Along the Hudson River , across from the island of Manhattan , there is a community reminiscent of the 'Hoovervilles' of the Great Depression. About 25 people live in this community during the winter season, doubling during the warmer seasons. The houses or chozas, as they call them, have been built with wood, blankets and tarps that residents have found in their surroundings. For almost two years, I had the opportunity to visit, get to know and photograph some of the members of this community, some of whom I still visit today.

Some of the inhabitants are US citizens, while the vast majority are from Central and South America. Cruz, born in Puerto Rico, is considered the oldest resident of the community. More than 30 years ago he built his first choza and since then he has built four more. Willy, Frank and Patty, addicted to crack, have lived there for the last 14 years along with Carmen and her son who is an adult himself. 'Chapin', alcohol addicted, spent eight years on the cliff until he finally decided to return with his family in Guatemala. 'Tio' and 'Pantera', lived in an apartment in New Jersey before the alcohol addiction caused them to move to the cliff, as they call it. Benito, due the lack of employment, decided to move next to 'Tio', so he could continue to provide financial support to his daughters in El Salvador. Mercedes and Eloi, known as the 'Monstruo', built their choza in 2012. A few months later, during a night of arguments with Mercedes, Eloi set fire to the choza and was deported as a result. Emilio shared his choza for about four years with his friend Angel, known as the 'Greñas' , until he was deported for illegal drugs use and vandalism. After the deportation of Angel, Emilio decided to stop drinking, find a stable job, and rent a room in Jersey City. Since then, his choza is inhabited by the 'Ruso'.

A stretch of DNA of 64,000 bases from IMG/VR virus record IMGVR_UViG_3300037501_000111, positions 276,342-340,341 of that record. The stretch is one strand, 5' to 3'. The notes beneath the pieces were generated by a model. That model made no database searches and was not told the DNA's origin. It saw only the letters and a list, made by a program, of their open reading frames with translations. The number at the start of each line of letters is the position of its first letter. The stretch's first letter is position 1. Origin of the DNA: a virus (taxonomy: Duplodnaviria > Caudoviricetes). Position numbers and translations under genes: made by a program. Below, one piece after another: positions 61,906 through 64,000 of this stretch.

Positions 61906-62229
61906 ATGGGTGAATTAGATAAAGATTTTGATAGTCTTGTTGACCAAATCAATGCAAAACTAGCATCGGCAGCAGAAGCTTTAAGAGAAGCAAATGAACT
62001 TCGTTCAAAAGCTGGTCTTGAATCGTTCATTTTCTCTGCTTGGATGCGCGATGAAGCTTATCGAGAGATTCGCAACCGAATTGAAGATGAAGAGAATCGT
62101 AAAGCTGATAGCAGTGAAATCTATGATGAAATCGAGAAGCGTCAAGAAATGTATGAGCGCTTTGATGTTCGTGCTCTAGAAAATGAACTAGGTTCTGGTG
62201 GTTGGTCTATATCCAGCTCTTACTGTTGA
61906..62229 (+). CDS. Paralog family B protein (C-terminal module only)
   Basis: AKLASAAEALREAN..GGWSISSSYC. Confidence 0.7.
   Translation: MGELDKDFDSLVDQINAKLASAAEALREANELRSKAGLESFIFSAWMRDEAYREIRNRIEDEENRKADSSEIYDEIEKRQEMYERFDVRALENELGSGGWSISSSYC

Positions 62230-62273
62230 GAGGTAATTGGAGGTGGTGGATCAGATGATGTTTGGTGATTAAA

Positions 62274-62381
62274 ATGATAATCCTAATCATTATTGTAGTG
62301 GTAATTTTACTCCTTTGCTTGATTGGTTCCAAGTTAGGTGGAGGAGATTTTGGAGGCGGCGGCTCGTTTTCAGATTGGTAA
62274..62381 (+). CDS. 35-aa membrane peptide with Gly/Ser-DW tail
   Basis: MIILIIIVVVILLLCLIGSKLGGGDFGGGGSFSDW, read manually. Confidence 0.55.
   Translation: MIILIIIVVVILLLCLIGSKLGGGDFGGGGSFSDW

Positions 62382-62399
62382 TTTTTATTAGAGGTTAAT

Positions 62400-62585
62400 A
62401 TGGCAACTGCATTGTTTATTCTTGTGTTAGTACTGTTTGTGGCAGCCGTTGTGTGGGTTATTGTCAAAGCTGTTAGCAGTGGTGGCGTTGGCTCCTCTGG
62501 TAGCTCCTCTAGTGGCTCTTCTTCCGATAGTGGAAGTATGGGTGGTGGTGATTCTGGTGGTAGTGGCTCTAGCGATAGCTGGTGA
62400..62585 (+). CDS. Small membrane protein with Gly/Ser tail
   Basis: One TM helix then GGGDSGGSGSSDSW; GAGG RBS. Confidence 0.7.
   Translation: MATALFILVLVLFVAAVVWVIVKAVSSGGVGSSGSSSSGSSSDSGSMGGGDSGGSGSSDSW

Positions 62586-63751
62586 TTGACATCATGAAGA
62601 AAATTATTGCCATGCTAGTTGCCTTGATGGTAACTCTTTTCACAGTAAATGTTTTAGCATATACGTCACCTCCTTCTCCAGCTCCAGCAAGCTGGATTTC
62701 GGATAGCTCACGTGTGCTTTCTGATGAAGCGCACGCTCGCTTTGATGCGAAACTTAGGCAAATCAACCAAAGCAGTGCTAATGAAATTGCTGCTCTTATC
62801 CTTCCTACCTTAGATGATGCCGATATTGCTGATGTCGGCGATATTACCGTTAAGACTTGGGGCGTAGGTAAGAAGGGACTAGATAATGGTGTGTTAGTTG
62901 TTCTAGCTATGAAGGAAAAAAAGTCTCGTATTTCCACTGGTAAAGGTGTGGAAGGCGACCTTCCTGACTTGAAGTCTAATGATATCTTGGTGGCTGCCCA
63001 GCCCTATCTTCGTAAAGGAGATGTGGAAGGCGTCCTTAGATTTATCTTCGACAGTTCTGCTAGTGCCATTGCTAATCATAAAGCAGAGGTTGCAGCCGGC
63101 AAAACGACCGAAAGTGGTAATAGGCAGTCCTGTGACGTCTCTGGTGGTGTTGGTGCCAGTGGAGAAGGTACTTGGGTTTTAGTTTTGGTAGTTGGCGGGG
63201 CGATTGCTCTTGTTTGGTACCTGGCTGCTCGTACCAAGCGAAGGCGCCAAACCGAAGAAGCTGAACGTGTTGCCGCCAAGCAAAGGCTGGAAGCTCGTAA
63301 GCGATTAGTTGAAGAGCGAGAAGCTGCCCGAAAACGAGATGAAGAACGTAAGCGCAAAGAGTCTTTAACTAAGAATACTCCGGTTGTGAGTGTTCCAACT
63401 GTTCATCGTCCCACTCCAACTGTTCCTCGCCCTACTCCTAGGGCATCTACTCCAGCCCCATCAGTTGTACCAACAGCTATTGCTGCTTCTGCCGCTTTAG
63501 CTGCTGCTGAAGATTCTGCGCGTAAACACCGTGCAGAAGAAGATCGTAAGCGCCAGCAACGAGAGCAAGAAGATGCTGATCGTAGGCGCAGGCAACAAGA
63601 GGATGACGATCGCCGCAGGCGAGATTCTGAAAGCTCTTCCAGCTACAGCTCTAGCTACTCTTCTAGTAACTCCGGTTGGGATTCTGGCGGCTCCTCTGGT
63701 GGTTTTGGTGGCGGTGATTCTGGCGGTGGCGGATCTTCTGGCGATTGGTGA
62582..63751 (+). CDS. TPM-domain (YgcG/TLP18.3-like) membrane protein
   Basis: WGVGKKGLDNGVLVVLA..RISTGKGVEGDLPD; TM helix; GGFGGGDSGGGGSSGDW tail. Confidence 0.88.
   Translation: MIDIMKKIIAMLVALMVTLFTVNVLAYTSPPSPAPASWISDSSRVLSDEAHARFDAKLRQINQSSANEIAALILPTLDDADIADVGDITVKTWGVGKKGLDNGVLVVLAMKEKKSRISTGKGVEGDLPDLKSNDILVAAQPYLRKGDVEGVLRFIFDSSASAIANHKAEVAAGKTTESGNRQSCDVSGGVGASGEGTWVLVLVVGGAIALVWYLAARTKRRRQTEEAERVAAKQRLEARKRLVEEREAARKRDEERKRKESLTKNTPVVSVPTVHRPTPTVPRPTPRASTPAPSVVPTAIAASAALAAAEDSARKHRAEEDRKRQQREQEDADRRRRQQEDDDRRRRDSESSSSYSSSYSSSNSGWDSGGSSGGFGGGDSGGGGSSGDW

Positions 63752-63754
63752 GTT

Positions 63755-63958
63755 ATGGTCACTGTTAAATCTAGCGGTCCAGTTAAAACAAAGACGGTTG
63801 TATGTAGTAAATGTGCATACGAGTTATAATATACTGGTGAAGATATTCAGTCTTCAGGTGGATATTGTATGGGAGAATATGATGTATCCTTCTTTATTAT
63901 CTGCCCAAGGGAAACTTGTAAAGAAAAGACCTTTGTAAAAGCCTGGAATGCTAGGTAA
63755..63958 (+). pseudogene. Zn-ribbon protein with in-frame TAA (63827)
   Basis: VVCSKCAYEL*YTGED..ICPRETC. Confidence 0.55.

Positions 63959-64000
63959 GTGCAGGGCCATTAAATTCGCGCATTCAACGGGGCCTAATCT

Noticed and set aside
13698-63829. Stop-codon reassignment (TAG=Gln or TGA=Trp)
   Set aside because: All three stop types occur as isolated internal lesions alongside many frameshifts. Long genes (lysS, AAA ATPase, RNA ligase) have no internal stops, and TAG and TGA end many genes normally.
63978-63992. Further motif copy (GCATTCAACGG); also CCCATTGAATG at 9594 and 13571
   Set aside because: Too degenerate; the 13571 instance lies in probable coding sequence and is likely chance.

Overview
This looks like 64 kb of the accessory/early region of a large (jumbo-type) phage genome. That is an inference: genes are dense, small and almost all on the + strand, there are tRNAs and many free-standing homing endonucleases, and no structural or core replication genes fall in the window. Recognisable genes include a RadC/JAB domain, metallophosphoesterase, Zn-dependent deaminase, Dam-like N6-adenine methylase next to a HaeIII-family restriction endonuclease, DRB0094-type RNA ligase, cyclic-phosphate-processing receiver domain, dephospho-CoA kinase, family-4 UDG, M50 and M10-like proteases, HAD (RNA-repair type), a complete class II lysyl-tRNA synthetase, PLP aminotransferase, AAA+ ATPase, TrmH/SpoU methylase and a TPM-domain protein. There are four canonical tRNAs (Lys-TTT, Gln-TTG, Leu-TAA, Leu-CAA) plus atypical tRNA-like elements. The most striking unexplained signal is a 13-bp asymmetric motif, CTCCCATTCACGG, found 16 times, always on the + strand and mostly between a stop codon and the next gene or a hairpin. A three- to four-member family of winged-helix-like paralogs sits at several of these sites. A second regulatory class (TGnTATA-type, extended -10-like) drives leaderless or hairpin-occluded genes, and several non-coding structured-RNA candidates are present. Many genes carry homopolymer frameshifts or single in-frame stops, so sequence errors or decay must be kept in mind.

The US-born residents receive financial assistance from the government, while the others, make some money working sporadically in construction, washing cars or shoveling snow from the streets. In 2008, one of the inhabitants froze to death in one of the chozas. The winters can reach temperatures up to -12 ° C.

Despite these conditions, most choose to continue living on the cliff, because they believe that the shelters have too many rules.

- - Pictures taken with TRI-X400 film pushed to 1600ISO - year: 2009 to 2011. - -